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Chicago: Munsell Publishing Company, Publishers 1912

Page 1038

BEERUP, William. -
To have lived for over sixty years in one section of the country; to have reached the remarkable age of ninety-one years; to have seen the changes that have come over the country, is not the lot that falls to everyone. In 1838 the first puff of a locomotive was heard in Illinois; the following year William Beerup, now a highly esteemed citizen of Springfield, was working for the Northern Cross Railroad Company. He was born September 6, 1820, in Sidney, Canada, a son of John and Mary Beerup. John Beerup was born in Albany, N. Y., and for many years conducted a blacksmith and horse-shoeing shop at Sidney, Canada. At an early date he came to Illinois, stopping in Chicago for a time to work at his trade, but later came to Springfield, where the rest of his life was spent.

William Beerup was educated in the country schools of Canada, leaving home at the age of ten years and two years later going to New York learned the blacksmith trade in the shop of John Beeby, at Southport, N. Y. He worked for two years on the Welland Canal in Canada, and for three years on the Erie Canal, at which time the late President Garfield was working as tow-boy. For a time he was employed at his trade in St. Catherine's, Canada, but eventually came to Springfield. When the Wabash railroad was in course of construction he was employed by that company, and saw the railroad business in Illinois grow from its earliest infancy to its present stupendous size. With the railroad has come every kind of change for the progress and development of the State, so that in taking part in the building up of the railroad, Mr. Beerup has in reality been helping build up his State.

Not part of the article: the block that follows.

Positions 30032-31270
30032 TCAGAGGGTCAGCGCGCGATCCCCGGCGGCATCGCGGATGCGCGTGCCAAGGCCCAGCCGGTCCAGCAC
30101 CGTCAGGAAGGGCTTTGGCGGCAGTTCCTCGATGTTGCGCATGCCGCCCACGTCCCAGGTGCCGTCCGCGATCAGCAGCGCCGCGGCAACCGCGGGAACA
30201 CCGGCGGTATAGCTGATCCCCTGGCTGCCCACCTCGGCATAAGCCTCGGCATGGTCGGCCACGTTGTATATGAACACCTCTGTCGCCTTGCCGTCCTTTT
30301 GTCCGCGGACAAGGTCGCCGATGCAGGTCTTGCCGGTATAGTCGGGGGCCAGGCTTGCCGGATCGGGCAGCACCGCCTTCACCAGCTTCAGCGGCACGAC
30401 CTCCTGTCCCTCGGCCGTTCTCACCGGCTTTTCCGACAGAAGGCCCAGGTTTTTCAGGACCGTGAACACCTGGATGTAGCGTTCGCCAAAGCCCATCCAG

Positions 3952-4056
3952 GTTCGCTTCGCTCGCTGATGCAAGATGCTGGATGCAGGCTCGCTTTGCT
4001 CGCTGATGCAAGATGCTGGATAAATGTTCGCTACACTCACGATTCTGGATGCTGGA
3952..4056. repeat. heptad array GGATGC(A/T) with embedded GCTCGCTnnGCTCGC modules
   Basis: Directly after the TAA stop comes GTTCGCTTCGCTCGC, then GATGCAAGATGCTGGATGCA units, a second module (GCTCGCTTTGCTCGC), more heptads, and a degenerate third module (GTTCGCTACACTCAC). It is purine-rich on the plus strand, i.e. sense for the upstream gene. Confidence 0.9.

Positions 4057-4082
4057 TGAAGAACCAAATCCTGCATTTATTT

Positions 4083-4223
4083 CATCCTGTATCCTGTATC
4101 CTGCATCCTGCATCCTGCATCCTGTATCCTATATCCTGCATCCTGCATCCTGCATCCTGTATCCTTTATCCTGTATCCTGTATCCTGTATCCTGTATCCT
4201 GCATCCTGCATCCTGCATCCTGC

Mr. Beerup was married in Springfield, in 1848, to Catherine E. Tolley, who was born in Jacksonville, Ill., August 27, 1828, a member of a family which came to Morgan County, Ill., from Kentucky at an early day. Her father was born in Virginia in 1754, and after settling in Illinois took up farming and continued agricultural operations for the rest of his life. Four children were born to Mr. and Mrs. Beerup, of whom but one survives, Adaline, the widow of John Jerry, living at No. 616 South Douglas Avenue. Her daughter, Miss Maude Jerry, is a teacher in the Stuart School. Mace Shumake, the only grandson of Mr. Beerup is living at No. 108 South Pasfield Street, and is connected with the Springfield "Record" as a linotype operator. He married Miss Jennie Kenyon, of Danville, Ill., a native of New York State. They have four children: Lester, Helen C., Gladys S. and Marion F.

Although he has attained the age of ninety-one years, Mr. Beerup is still strong and hardy, in full possession of his faculties, and in the enjoyment of perfect health, as is his wife,l who has reached the age of eighty-two years. they reside in their home, at No. 619 Douglas Avenue, and in addition own a large farm near Springfield. Mr. Beerup has always been a Democrat. Mrs. Beerup attended Abraham Lincoln's wedding and she and her husband were personal friends and neighbors of Mr. Lincoln.

1912 Index